They are the Judases of the world, the ones who would report Nat Turners’ plan to revolt, and they are the ones who give me pause, and will likely cause more pain than any racist white person could.
However, don’t get it twisted, please.
I have lots of white friends that I trust, and who have proven their love, and given their acceptance.
The people I want to highlight are the ones you may find in your circle that are calling you “sister” or “brother,” but are only there looking for the opportunity to betray you.
Someone wise once said jealousy is a form of flattery, and that people who attempt to hurt you, probably admire you subliminally, and want to be you.
I don’t know if that is true, but, when I have been betrayed in the past, it has mostly come from those who have pretended to be my friends.
I will outline every instance of these experiences in my forthcoming book, but the one that stands out the most is the way the magazine I founded, About Time Magazine, came to be incorporated by those who basically went behind my back to do so, and by those who, to date, have failed to acknowledge the betrayal which took place.
Sometimes thieves are held in high esteem.
And, white folks did not do this.
When I was promoted at Rochester Jobs, and asked to direct a program with a budget of over $11 million, it was my best friend, with an alleged masters degree, who threw a temper tantrum, and asked the executive director, Ed Croft, how he could promote me instead of her.
And, she did it while smiling in my face.
In this case, white folks saw my value, and my friend who looked like me did not.
When I was a Black Panther, we had a coalition with the white Peace and Freedom Party.
We were all aware of J. Edgar Hoover’s intent to infiltrate and destroy the party, but it was my suspicion that Eldridge Cleaver was an informant, which caused me to lose faith.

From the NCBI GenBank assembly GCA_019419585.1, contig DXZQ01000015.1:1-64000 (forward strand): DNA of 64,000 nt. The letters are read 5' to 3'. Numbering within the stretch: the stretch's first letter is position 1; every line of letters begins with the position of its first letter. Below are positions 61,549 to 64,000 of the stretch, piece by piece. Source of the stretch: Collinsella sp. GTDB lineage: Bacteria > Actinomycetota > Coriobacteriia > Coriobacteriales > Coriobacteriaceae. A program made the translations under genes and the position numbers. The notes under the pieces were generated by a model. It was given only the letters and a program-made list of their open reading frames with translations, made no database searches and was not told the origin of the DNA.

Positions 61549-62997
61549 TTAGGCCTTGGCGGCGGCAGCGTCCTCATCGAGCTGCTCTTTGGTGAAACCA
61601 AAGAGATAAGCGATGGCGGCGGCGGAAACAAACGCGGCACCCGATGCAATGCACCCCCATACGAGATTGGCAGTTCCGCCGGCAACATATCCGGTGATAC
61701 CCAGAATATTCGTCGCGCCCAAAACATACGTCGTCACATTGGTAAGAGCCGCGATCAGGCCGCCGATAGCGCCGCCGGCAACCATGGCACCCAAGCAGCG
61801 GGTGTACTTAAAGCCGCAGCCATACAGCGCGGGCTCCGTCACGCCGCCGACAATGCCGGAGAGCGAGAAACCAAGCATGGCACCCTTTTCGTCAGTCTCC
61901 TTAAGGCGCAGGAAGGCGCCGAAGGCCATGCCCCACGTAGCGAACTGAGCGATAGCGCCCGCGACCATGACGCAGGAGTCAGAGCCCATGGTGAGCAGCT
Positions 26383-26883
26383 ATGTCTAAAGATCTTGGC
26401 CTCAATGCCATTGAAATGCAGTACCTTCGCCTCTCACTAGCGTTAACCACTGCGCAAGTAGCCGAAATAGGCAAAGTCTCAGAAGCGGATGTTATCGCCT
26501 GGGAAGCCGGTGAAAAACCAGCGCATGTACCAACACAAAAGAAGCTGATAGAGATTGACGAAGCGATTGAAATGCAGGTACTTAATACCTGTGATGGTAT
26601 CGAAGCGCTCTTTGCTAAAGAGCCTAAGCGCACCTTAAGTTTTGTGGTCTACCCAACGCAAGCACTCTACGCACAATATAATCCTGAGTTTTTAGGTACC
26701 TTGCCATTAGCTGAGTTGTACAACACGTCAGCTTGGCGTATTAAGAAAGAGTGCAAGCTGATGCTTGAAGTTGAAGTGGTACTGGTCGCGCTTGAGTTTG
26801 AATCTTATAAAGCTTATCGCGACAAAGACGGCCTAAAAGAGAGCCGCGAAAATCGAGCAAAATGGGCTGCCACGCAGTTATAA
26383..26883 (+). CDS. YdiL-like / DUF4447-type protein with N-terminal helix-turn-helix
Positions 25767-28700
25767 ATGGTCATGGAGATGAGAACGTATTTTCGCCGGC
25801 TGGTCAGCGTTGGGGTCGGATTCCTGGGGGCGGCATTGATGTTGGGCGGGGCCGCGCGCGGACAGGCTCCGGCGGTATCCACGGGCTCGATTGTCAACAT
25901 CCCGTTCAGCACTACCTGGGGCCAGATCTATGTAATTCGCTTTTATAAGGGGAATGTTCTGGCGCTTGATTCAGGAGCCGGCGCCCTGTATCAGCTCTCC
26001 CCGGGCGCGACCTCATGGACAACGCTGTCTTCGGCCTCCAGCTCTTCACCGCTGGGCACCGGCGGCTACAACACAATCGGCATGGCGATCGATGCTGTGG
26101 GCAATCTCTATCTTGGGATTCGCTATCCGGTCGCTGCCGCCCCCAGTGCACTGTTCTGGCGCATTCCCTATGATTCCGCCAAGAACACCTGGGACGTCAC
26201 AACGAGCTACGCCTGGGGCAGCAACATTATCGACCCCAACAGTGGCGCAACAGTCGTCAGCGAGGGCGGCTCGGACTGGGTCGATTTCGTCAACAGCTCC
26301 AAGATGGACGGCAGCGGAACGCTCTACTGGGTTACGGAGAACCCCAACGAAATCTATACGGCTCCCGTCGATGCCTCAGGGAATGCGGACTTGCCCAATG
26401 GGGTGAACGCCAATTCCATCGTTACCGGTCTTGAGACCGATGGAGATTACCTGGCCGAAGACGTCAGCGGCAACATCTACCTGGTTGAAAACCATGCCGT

And, when one of my Spectrum models was beaten unconscious by a group of young men who looked like him, after a show we did at Highland Bowl, my eyes were opened to the hatred we had begun to manifest amongst ourselves.
Again, white folks did not do this, young Negroes did.
They did not even know this model, yet they reacted to having seen him on stage, and, as they beat him, and destroyed his clothing, they said, “You think you are better than us!”
Then, there are those who skin and grin, offering their support, although it may not be from their hearts.
They are the control freaks who want to control the creativity in you they once claimed to respect.
We all know how the white status quo feels about our young, intelligent, capable, educated mayor.
But, it is the Negroes who surface in public, and on social media, engaging in the ugliness that bothers me most.
We know what to expect from the enemy, but the Judases who have raised their ugly heads since her election boggle my mind, and leave me with a sense of sadness that tells me we are still so far removed from supporting our own.
Some of us seemingly feel the need to apologize for supporting someone who looks like us.
White folks never have, so why should we?
As Minister Louis Farrakhan once said, “We have become the tools of the enemy.”
In too many cases, we are behaving as the enemy, replacing the actions we used to fear from white folks.
(Disclaimer: The views expressed on our opinion pages are those of the author and do not necessarily represent the position or viewpoint of the Minority Reporter.)